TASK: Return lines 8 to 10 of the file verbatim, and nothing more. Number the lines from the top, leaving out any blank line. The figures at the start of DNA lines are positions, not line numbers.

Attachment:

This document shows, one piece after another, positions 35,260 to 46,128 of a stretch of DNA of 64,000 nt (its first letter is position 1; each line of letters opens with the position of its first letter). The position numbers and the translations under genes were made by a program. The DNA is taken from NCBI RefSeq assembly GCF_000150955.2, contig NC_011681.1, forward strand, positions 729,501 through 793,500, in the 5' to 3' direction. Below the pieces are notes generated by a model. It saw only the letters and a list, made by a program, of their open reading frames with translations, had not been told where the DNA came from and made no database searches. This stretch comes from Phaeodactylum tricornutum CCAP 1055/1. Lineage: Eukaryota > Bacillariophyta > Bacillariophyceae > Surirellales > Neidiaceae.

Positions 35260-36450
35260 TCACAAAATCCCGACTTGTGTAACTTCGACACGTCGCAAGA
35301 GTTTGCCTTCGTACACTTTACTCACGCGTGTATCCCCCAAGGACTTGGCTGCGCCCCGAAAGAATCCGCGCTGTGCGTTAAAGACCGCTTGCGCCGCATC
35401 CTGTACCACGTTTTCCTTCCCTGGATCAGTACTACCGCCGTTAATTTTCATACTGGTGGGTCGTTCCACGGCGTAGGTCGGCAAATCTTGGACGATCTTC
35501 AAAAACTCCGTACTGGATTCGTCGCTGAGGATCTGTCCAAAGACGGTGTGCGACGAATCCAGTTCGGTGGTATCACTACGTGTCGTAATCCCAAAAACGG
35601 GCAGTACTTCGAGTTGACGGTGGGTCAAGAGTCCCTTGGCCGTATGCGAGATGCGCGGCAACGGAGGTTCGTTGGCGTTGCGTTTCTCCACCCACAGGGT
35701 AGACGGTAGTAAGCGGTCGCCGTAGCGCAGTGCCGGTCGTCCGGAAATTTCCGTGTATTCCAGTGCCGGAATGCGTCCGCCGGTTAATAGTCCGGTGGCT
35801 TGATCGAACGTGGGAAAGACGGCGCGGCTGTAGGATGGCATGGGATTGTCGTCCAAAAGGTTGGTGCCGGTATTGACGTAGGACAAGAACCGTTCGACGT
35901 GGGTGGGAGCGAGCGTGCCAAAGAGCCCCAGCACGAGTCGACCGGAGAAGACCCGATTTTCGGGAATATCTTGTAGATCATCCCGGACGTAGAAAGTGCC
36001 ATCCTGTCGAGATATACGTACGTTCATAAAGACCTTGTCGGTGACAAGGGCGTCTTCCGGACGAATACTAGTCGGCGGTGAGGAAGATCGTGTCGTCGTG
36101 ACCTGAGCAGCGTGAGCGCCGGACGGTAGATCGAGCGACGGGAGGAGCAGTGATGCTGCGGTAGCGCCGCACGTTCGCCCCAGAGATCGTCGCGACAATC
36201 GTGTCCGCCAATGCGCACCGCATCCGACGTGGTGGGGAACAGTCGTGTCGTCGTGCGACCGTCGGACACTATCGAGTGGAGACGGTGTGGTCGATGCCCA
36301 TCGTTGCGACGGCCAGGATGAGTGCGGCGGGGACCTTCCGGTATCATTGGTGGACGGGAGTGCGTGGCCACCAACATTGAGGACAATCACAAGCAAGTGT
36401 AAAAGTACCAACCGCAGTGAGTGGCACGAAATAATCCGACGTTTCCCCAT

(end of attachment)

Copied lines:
35701 AGACGGTAGTAAGCGGTCGCCGTAGCGCAGTGCCGGTCGTCCGGAAATTTCCGTGTATTCCAGTGCCGGAATGCGTCCGCCGGTTAATAGTCCGGTGGCT
35801 TGATCGAACGTGGGAAAGACGGCGCGGCTGTAGGATGGCATGGGATTGTCGTCCAAAAGGTTGGTGCCGGTATTGACGTAGGACAAGAACCGTTCGACGT
35901 GGGTGGGAGCGAGCGTGCCAAAGAGCCCCAGCACGAGTCGACCGGAGAAGACCCGATTTTCGGGAATATCTTGTAGATCATCCCGGACGTAGAAAGTGCC